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Remembering Solution Rift

June 4, 1994

About a decade ago I went to a cave called Solution Rift with the Nashville Grotto. It was, I think, the first time I had ever done a pulldown trip that is, going in an upper entrance and pulling the doubled rope down behind you in a succession of pits in order to exit at the base of the mountain. I remembered everything about that trip: walking through poison ivy on the hike to the cave, loaning a wetsuit to Jim Hodson, the pits, the passages, the long crawl out the lower entrance.

I try never to forget a cave. When I get home from a trip, I usually write down all the pertinent facts just to make sure. Otis Farmer is just the opposite. He goes caving all over the place, and never records anything. Otis forgets the names of caves he's seen. If he remembers the name, he doesn't always remember the place, who was with him, and eventually whether he went there at all. Well, that's fine. If Otis can visit the same cave twice and see it for the first time on both occasions, that's wonderful in a silly sort of way, kind of like my own proclamations that a cave remains virgin if you don't use a light. Even Alan Cressler, an extremely prolific caver who keeps careful records, has been known to find what he thought was a new cave, only to discover that it was not virgin, and worse, to find upon checking his journal that the footprints were his own. Like Alan, I pride myself on knowing my way through any number of caves, but as the years go by, I find myself drawing a blank more and more often.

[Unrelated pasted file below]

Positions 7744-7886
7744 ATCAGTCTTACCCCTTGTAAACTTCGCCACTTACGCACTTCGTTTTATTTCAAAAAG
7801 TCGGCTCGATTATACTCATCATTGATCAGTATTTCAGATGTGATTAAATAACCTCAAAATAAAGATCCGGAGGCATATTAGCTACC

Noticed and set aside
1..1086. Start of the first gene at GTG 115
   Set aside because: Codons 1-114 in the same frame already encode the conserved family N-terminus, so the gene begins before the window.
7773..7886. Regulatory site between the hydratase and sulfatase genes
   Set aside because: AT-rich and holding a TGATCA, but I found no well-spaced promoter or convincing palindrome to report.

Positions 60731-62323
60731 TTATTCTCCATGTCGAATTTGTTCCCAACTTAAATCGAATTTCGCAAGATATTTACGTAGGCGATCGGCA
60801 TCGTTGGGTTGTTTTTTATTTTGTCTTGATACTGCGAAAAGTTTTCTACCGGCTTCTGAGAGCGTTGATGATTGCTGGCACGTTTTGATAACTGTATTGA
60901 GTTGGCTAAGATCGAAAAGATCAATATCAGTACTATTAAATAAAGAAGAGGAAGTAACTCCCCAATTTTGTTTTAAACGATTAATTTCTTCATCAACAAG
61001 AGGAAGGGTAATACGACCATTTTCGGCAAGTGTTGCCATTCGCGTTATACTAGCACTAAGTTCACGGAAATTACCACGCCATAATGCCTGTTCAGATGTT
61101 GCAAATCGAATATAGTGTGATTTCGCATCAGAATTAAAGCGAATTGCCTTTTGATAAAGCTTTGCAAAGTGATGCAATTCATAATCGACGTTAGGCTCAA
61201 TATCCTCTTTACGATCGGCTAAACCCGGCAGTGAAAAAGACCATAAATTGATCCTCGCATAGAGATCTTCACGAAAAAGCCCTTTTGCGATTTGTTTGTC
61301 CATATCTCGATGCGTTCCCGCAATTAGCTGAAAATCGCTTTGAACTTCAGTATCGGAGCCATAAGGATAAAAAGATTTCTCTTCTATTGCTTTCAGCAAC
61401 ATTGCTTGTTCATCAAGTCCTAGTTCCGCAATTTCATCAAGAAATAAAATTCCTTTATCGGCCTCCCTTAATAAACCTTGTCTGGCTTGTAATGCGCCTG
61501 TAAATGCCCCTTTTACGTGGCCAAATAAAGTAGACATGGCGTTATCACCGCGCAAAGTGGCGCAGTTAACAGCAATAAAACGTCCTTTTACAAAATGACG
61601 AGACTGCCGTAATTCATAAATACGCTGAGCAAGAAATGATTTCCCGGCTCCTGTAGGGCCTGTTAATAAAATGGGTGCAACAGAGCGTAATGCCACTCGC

Alas, memory is a strange and unknowable thing. Although we might through sheer determination will ourselves to remember one particular moment in time or another, the pictures that pop into my mind decades later are usually insignificant details. I see myself walking through poison ivy, but I can't tell you how many drops we rappelled in Solution Rift back in 1984 (or even know the year with any certainty) because like Otis I didn't write any of it down. There was a time in the mid-1980's when I went caving and just didn't bother to write up my trips, and now an ever-increasing number of caves and dates and events are lost to me. Like a rock climber halfway up a crag without a rope, I put myself at the mercy of the world and all its events, relying on dormant brain cells and dusty neural pathways that may or may not still exist.

And so when Otis Farmer, Dawn Flynn, Roger Wells, another fellow named David, and I arrived at the lower entrance to Solution Rift on June 4, 1994, perhaps I shouldn't have been surprised that even the spring wasn't quite as I remembered. I was reassured as I made the hike up the mountain, taking my own route, climbing steadily to the elevation that seemed right and then walking directly to the entrance. I sat down on a rock near the sinkhole intending to guide the others in, only to hear voices below. Otis and Dawn were already at the entrance.

Inside, we stepped over one pit (a minor detail, quite forgettable) and arrived at the first drop, which I expected to be about 40 feet deep. Instead, it was two drops, 20 feet and 30. I went down the latter with my light turned off, then felt my way into the scalloped canyon passage that followed. In the darkness I could see what looked like distant stars shining above me: tiny glowing insects perched on the walls. When Dawn arrived, I reached over to turn off her light and tried to show them to her. "Where?" she asked, turning her light back on. "Just look!" I said, turning her light back off. She turned her light back on and peered ahead. "I don't see anything," she said.